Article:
Some of Gainesville’s top bars and clubs are sweating this summer, and it’s not just because of the heat.
Business at these local watering holes is lagging thanks to a shrunken student population with no financial aid dollars to spend.
“The amount of people who go out has drastically declined,” said Shimal Patel, owner of Sharab Lounge, located at 109 S. Main St.
Patel had to close Sharab’s doors for the last three weeks in order to rethink his business strategy.
Up until now, Patel has been able to stay alive during the summer by closing down one of the club’s two floors when the lounge isn’t busy. He leaves the hookah bar on the first floor open but closes the second-floor lounge where a live disc jockey plays.
To encourage more students to visit Sharab, Patel plans to change the way drinks are served and music is chosen.
“We also plan on going back to the way we were five years ago,” he said. He plans on doing this by pouring the drinks students request and not just a specific menu that they can choose from.
Patel also plans to have promoter DJs come in and play the music students want to hear on the days they want to hear it.
“I have a resident DJ on Thursday, Friday and Saturday during the Fall and Spring semesters,” he said. “When it is slow, I hire a promoter to pick DJs based on students’ likes and dislikes in music.”
One thing Patel says he will not do, however, is raise the price of cover, drinks or hookah at Sharab. He plans to keep the prices student friendly.
That’s important to students like Chantelle Morgan, a 20-year-old UF public relations junior.
“I haven’t been going out that much because I have been too busy studying,” she said. “It doesn’t help that I don’t get any financial aid during the Summer.”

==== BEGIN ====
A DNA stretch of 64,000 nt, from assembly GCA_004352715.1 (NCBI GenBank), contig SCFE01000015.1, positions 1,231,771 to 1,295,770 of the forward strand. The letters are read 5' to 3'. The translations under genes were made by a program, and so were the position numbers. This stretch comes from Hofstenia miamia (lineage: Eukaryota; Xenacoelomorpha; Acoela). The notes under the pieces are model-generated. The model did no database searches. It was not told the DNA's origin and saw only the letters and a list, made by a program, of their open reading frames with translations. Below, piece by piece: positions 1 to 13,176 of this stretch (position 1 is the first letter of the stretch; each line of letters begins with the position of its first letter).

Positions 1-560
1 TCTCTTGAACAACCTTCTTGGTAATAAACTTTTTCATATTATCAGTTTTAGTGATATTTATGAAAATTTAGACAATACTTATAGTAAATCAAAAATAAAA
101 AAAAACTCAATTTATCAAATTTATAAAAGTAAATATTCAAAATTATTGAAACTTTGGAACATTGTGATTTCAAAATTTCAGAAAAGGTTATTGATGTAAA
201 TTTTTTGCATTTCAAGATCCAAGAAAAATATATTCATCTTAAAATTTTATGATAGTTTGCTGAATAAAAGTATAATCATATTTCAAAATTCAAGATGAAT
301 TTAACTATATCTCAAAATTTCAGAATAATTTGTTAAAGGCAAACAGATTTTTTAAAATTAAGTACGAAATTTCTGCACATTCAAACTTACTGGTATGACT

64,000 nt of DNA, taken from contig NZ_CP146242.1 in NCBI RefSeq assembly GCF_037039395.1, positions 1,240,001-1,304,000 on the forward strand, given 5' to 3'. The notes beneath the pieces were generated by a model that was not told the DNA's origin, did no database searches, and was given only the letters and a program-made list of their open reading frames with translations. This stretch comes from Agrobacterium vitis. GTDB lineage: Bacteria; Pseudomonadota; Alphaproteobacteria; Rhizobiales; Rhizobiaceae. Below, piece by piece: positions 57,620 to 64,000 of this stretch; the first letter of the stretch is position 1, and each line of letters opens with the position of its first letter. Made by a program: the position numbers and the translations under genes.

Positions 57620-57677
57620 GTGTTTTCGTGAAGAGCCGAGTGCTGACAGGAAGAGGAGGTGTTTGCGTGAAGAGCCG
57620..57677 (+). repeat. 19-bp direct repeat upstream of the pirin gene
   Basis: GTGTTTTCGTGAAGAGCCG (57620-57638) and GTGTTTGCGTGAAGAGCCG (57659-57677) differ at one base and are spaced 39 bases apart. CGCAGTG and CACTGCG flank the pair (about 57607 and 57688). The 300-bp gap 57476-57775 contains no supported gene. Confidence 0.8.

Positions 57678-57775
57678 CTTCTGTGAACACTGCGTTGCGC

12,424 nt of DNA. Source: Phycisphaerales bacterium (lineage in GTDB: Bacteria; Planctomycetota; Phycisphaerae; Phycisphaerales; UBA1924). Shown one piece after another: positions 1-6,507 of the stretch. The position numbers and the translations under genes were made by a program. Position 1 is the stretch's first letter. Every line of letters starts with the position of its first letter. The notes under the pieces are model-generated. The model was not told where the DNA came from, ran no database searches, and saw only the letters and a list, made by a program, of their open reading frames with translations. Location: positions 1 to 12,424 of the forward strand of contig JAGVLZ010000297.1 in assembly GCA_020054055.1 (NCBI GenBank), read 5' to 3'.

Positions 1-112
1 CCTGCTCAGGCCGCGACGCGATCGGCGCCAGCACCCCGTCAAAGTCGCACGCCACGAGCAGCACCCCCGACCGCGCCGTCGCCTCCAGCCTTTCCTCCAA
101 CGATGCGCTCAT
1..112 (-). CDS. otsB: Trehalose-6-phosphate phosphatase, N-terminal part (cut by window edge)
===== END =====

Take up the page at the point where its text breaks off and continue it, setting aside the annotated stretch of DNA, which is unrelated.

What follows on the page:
Students are unable to go out as frequently as they do in Fall and Spring semesters due to the lack of financial aid that is dispersed and the heavy course load that comes with six-to-10-week classes in the Summer semester.
But diminished crowds of students may be a boon to up-and-coming DJs.
Don Bell, a DJ for Mainstream DJs, said that if a new DJ wants to try out the profession, his or her best bet is to speak with local establishments during the summer. With less competition than in the fall or spring, summer offers a better shot at local success for an aspiring or up-and-coming DJ.
Melvin Shackelford, who is part of the Simons management team, said that in the summer, the club is able to try out new DJs and see how the students react to them. He said DJs from Gainesville and from as far away as Orlando contact him with requests to perform at Simons.
Whether they start off in the summer, Bell said the lifespan for DJs depend on how well they know their environment.
[A version of this story ran on page 9 on 6/5/2014 under the headline "Slow summer nights, scarce students sting some local clubs"]